Not even the presence of Sir Bradley Wiggins in the quartet was sufficient to ensure a podium placing in the men’s team pursuit in Cali, Colombia. Their somewhat disappointing fifth place position, combined with the women’s unexpected bronze medal in their equivalent event, would have been a slight concern for Team GB after winning both events at the recent European Championships in Grenchen.

Strong British quartet

Wiggins teamed up with Andy Tennant, Steven Burke and Owain Doull as they failed to make the medal races altogether. Instead, it was the rapidly improving Russians that claimed team pursuit gold from the Swiss, with Australia also disappointing their expectant fans with bronze.

Trott claimed gold for GB

However, the queen of the velodrome, Laura Trott continued her fine current form at the first UCI track Cycling World Cup event, as she once again proved to be a step above her opposition in the omnium discipline. As in the Euros she finished well clear of her pursuers overall, with France’s Laurie Berthon 53 points back in second and long-term rival Sarah Hammer from America third, a further seven points in arrears.

Silver for Tennant

There was also a silver lining in the men’s individual pursuit for the British team, as Andy Tennant claimed second place behind Germany's Domenic Weinstein. Sadly, Tennant was not able to reproduce his personal best form from qualifying in the gold medal race itself, falling a tantalising 2.026 seconds short of the top spot but seemed rightly pleased with his performance, nonetheless.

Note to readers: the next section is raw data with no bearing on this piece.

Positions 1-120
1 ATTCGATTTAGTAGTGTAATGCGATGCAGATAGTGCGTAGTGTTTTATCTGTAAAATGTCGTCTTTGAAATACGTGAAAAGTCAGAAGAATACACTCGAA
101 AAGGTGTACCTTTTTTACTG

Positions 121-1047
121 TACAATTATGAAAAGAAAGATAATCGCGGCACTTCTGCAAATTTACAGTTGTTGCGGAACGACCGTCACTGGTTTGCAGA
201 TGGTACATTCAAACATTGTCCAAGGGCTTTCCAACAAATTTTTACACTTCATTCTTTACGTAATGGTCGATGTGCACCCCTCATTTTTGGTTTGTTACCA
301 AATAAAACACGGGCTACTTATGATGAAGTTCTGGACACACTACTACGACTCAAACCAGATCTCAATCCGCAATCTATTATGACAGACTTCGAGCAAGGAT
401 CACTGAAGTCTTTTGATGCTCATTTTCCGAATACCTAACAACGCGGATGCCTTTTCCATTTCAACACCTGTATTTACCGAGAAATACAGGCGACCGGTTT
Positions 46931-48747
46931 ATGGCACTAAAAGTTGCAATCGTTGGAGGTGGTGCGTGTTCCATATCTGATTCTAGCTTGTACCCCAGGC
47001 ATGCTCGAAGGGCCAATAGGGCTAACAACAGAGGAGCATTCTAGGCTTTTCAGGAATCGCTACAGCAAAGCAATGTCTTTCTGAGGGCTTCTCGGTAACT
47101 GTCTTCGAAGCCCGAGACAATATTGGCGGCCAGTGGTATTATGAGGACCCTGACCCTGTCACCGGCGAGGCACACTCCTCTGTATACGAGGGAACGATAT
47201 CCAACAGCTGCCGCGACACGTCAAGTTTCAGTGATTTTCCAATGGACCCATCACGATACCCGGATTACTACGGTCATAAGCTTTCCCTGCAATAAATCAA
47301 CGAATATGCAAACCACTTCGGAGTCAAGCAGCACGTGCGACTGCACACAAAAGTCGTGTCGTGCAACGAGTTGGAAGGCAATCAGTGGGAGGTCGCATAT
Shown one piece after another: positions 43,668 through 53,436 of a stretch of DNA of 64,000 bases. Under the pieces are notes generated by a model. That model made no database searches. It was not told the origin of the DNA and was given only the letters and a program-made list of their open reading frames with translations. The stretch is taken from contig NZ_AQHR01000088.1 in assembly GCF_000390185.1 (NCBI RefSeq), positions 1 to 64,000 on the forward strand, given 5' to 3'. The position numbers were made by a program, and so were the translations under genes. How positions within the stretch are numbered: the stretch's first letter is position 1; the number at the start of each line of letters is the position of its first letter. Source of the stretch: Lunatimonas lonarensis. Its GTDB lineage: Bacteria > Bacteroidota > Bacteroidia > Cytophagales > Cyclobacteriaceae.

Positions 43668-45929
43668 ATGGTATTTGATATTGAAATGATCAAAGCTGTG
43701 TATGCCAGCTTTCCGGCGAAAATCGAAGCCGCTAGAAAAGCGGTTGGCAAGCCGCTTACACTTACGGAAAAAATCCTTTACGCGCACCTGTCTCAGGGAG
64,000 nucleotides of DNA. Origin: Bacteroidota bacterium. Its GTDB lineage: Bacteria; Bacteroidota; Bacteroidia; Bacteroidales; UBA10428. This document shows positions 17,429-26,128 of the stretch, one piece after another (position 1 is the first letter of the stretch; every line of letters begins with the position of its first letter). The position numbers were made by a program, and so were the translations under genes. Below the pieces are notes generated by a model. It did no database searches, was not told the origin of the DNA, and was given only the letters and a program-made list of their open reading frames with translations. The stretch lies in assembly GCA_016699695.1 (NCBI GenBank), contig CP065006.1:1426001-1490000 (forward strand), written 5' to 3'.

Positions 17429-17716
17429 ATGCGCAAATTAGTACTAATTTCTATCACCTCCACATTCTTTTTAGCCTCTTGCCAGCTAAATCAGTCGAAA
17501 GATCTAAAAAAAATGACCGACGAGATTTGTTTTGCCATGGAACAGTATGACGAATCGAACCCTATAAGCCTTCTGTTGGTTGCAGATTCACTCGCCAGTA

Illness hindered women’s team pursuit team

There were mitigating circumstances to explain the women’s team pursuit unusually low finish in their event. That they managed to come away with a medal of any colour was down to the bravery of Elinor Barker. Despite struggling with illness she heroically made it to the starting line for their race for bronze, but then stepped off the track as the action got underway.

Regulations within the sport do not allow a team to start with only three riders, although they are permitted to finish with that number still involved. As it was, the battling remaining trio of Joanna Rowsell Shand, Katie Archibald and Ciara Horne took on the quartet from China, edging them out of the medal places by under two-tenths of a second.

Canada proved to be the class of the event, taking gold over America by more than five seconds.

Germany took overall honours

Team GB took a 17-rider squad out to the South American city for the three-day event, with one major absentee being Ed Clancy who missed out with a back injury. Germany proved to be the strongest nation in Cali, with Russia next best and GB matching China in third place in the overall team standings.

New Zealand next

The global appeal of the sport is typified by the next World Cup event (of the three in the series) being in Cambridge, New Zealand in December. Team GB will no doubt look to send a strong team whilst giving experience to newer riders in addition. The events also allow them an opportunity to experiment with different permutations in the team events, ahead of Rio 2016.